1,200 Dead in Madagascar Measles Epidemic, Reports Say

April 14, 2019 Updated: April 14, 2019

A measles epidemic has reportedly killed more than 1,200 people in Madagascar with more than 115,000 cases.

The World Health Organization (WHO) said that those killed from the outbreak have been mostly children under the age of 15.

The Associated Press reported that about 58 percent of people on the main island have been vaccinated.

The outbreak, which started in September, has worsened due to malnourishment, AP reported, adding that about 50 percent of children in Madagascar don’t get enough nutrition due to economic reasons. It’s one of the main reasons for the epidemic, the report noted.

In a country like Madagascar, where they are battling a deadly outbreak and vaccines are in short supply, the US and European anti-vax movement infuriates physicians.

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“The epidemic unfortunately continues to expand in size, though at a slower pace than a month ago,” Dr. Dossou Vincent Sodjinou, a WHO epidemiologist in Madagascar, told the news outlet.

Health officials say that many people don’t have access to vaccines, either because there aren’t enough or families are too poor, Reuters reported last month.

However, “Malnutrition is the bed of measles, ” Sodjinou added in the AP report. Madagascar is among the poorest countries in the world.

Epidemic of measles in Madagascar has caused more than 900 deaths, World Health Organization says.

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“Immunization is not the only strategy for the response to this epidemic. We still need resources for care, monitoring and social mobilization,” he added.

The Parents Speak

“I could not afford to take him to the hospital,” Dada, a local, told Reuters about his son.

“It’s my 6-year-old daughter who had measles first. She had a lot of fever,” another woman added. “I called the doctor but it was Friday. He had already gone to town. I went to see another doctor who told me that my daughter had an allergy. … This misdiagnosis was almost fatal.”

Her child narrowly survived the ordeal after days of vomiting and diarrhea.

“I had five children. They all had measles. For the last, I did not go to see the doctor because I did not have money,” Lalatiana Ravonjisoa, another woman, said. “I gave my baby the leftover medications from his big brother to bring down the fever.”

According to ReliefWeb, “measles is an acute, highly contagious viral disease that has potential to lead to major epidemics … The malnutrition rate is also a contributor as malnutrition increases children’s vulnerability of serious complications and death from measles infection.”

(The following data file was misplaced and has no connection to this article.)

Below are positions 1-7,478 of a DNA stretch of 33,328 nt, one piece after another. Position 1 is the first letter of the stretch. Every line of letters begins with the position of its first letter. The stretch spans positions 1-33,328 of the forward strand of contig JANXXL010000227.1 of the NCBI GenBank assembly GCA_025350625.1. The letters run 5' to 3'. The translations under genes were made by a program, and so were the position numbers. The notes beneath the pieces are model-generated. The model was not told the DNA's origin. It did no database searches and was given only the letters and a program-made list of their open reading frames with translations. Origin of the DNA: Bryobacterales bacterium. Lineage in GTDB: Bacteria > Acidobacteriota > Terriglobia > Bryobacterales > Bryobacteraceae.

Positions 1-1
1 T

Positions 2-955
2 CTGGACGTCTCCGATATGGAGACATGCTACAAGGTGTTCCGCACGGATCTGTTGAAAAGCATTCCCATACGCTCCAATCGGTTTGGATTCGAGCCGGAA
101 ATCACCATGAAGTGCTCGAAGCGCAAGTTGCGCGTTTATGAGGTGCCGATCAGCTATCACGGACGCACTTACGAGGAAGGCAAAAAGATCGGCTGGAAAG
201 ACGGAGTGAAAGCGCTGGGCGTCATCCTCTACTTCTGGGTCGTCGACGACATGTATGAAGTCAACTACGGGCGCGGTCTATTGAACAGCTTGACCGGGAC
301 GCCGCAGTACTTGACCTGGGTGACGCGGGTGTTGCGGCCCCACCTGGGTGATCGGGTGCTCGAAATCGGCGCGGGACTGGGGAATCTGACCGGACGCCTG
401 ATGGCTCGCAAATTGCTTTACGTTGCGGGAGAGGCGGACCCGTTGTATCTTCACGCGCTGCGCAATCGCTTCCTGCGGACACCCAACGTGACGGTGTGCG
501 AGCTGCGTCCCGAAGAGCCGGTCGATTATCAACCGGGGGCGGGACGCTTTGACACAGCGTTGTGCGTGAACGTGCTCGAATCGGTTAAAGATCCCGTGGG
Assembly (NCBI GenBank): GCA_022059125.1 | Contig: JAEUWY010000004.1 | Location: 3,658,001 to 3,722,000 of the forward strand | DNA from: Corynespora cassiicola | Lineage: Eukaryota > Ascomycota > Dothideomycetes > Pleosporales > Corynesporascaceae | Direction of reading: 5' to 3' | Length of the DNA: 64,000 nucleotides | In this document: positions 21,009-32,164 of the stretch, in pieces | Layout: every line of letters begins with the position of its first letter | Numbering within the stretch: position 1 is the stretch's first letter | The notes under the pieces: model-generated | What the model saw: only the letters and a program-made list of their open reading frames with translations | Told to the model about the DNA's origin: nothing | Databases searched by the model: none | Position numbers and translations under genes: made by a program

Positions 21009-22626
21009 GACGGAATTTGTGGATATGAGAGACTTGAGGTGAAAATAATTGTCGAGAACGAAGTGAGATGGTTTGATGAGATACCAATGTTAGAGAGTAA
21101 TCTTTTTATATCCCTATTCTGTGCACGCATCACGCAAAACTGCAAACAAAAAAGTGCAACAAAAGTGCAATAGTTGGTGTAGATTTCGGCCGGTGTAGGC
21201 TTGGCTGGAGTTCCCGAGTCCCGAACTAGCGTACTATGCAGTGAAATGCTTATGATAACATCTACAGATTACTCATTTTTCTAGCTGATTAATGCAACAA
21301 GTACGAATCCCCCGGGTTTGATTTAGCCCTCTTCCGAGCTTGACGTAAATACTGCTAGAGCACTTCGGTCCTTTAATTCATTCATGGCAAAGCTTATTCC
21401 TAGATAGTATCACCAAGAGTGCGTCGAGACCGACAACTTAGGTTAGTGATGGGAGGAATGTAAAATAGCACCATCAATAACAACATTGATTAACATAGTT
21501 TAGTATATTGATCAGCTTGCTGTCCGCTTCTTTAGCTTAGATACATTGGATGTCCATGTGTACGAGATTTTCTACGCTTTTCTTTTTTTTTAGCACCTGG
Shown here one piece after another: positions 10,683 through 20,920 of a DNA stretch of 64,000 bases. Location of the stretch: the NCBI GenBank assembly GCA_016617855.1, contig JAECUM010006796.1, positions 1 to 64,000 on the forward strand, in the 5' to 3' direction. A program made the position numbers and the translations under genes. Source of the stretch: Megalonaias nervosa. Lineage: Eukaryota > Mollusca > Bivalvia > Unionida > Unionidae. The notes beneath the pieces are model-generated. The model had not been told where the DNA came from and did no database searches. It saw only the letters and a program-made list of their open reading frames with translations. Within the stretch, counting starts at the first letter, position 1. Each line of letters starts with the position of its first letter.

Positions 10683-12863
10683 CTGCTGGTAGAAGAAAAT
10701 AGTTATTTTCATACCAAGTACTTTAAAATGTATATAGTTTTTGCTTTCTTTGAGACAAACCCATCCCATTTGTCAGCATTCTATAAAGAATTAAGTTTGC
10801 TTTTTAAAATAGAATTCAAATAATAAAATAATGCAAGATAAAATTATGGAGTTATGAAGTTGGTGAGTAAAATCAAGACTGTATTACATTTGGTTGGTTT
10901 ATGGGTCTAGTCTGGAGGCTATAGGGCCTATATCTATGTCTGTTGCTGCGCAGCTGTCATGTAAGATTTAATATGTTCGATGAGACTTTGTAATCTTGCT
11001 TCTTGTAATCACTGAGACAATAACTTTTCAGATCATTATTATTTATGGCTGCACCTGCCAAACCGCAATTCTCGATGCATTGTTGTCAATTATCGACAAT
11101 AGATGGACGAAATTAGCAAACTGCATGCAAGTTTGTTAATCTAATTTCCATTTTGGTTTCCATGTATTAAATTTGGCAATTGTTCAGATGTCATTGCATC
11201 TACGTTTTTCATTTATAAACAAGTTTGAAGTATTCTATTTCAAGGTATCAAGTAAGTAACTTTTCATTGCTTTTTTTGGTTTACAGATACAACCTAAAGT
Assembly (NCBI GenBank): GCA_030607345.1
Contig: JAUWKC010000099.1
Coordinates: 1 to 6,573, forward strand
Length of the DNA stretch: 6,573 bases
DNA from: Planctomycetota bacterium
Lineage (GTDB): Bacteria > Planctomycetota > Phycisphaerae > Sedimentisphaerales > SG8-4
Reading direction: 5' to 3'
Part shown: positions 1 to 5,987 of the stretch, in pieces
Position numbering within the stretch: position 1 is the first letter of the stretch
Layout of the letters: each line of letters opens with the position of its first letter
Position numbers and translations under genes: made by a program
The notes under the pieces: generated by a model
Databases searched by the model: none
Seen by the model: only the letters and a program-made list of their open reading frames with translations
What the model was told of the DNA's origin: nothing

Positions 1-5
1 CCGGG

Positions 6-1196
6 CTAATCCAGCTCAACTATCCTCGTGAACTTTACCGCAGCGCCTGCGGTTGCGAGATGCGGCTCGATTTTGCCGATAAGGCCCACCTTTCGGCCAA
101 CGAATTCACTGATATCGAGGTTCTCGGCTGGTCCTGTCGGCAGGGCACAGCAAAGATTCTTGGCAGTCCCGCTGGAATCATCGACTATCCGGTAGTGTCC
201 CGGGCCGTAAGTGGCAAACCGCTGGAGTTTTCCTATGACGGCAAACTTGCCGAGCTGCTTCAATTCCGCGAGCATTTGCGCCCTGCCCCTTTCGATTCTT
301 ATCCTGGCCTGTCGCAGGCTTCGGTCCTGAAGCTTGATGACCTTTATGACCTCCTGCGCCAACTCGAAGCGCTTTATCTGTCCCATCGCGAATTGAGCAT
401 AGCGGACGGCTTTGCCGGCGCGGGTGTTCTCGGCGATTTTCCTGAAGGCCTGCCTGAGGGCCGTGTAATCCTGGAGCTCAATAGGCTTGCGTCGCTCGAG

Posted by Fox News Health on Sunday, April 14, 2019

The risk of the outbreak, according to the website, is “very high” in the East African nation.

“Currently, several concomitant factors are likely to hinder or delay public health intervention and might jeopardize the response: post-election conflict, geographical isolation and remoteness of cases, insecurity, hurricane season and multiple outbreaks,” states ReliefWeb.

United States Outbreaks

The U.S. Centers for Disease Control and Prevention (CDC) recently issued an update on the number of measles cases in the United States.

The agency reported 387 cases across the country from Jan. 1 to late March.

States that have reported cases of the virus are Washington, Texas, Oregon, New York, New Jersey, New Hampshire, Missouri, Arizona, California, Colorado, Georgia, Illinois, Kentucky, Michigan, and Connecticut, according to the agency in a bulletin on March 28.

In comparison, there were 372 cases of measles for all of 2018, the agency noted. And in 2017, there were 120 cases, while in 2016, there were 86 cases.

In recent years, the most outbreaks in a single year occurred in 2014 when 667 cases of measles were confirmed, the agency said.

“These outbreaks are linked to travelers who brought measles back from other countries such as Israel, Ukraine, and the Philippines, where large measles outbreaks are occurring,” the health agency said, adding, “Measles is still common in many parts of the world including some countries in Europe, Asia, the Pacific, and Africa.”

The CDC noted that the virus can also spread in areas of the United States where groups of people are not vaccinated.

Meanwhile, the CDC defines an “outbreak” as three or more cases in an area.

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